I remember my first lecture in Moral Philosophy. I was gobsmacked. I was also introduced to the painful process of someone rubbishing my assumptions, neutralising my presuppositions and playing skittles with my convictions. In that first year I read Plato, Thomas Hobbes, John Stuart Mill, Immanuel Kant and they'll do for starters. But I came to love moral philosophy, then took philosophy of religion and philosophical theology, and ever since have kept company with, and been in discussion and argument with, 'the philosophers'.
Philosophy was a process of owning my own faith, reconfiguring on a sounder basis my convictions, and becoming aware of the importance of assumptions and the equal importance of not allowing assumptions to become padlocks on all the doors that lead to new, deeper, more honest thinking. So when I come across a philosopher who writes like this, I know I'm in congenial company, and if I've any sense I'll keep quiet and listen, and perchance learn.....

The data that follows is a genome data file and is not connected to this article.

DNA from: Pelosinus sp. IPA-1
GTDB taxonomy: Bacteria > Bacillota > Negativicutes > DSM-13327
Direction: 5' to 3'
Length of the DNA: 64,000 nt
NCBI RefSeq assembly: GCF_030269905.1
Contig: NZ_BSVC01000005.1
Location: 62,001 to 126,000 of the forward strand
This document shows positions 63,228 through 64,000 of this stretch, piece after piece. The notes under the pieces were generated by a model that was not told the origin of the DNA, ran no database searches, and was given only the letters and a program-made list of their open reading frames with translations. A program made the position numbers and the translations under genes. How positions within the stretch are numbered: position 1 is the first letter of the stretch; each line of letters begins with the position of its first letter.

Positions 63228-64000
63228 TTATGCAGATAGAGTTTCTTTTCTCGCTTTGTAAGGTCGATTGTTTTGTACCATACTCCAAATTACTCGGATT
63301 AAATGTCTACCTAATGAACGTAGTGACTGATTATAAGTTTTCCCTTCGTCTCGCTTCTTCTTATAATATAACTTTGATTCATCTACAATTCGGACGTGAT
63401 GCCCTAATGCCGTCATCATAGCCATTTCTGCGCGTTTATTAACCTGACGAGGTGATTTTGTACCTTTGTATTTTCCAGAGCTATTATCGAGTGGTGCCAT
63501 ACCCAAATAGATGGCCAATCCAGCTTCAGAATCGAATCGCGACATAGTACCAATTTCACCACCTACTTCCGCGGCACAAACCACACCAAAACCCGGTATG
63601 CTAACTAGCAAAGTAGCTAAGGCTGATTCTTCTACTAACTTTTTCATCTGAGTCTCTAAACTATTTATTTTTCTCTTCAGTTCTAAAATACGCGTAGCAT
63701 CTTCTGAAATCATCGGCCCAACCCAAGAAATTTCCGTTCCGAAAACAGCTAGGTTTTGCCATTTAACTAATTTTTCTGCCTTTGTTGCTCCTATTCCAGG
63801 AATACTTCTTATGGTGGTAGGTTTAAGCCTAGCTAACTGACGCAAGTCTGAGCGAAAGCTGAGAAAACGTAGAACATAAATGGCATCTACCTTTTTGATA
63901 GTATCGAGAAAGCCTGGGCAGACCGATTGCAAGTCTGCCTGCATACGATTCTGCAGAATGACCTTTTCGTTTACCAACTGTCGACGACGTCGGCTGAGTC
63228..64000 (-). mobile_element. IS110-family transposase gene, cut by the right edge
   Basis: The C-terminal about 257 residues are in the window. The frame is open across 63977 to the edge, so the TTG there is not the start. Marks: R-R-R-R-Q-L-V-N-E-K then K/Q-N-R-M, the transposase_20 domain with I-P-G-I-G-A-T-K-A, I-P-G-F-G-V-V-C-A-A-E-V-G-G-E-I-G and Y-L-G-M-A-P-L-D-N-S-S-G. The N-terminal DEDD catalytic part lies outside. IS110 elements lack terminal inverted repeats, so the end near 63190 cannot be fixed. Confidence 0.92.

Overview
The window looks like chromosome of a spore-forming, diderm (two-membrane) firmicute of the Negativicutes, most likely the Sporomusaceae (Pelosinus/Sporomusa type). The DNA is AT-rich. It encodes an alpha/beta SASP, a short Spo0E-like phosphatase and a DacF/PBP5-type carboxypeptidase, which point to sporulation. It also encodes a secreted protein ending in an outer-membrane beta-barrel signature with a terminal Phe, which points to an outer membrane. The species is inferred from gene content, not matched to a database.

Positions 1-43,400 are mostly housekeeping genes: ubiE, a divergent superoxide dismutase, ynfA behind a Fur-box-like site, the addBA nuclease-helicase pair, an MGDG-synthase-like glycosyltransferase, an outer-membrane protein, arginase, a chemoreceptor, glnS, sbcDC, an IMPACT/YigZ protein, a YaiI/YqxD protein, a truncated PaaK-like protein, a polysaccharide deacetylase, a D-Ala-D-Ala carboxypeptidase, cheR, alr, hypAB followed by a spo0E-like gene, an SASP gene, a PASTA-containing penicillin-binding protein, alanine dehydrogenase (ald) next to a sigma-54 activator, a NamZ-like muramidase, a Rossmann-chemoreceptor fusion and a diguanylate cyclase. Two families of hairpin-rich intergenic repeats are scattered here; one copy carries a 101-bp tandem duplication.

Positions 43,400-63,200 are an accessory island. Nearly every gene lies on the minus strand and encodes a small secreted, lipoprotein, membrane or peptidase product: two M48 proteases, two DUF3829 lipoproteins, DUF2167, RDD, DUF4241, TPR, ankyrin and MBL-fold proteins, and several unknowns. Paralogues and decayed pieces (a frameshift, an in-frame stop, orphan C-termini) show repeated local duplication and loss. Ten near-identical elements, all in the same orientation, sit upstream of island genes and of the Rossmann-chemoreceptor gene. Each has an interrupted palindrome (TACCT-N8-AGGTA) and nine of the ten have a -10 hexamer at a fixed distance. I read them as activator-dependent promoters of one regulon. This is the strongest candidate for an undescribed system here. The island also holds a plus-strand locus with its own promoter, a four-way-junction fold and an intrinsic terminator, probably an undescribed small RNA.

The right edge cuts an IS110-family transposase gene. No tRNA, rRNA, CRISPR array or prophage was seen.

"...the Bible is conspicuously lacking in proofs for the existence of God. Insofar as the Bible presents or embodies any method for comprehending the goodness of God or coming to God, it can be summed up in the Psalmist's invitation to individual listeners and readers: Taste and see that the Lord is good.
Whether we find it in the Chambonnais or in the melange of narrative, prayer, poetry, chronicle and epistle that constitute the Bible, the taste of true goodness calls to us, wakes us up, opens our hearts,. If we respond with surprise, with tears, with gratitude, with determination not to lose the taste, with commitment not to betray it, that tasting leads eventually to seeing, to some sight of or insight into God."
Eleonore Stump, 'The Mirror of Evil, in God and the Philosophers. The Reconciliation of Faith and Reason, T V Morris, Oxford, 1994, page 241.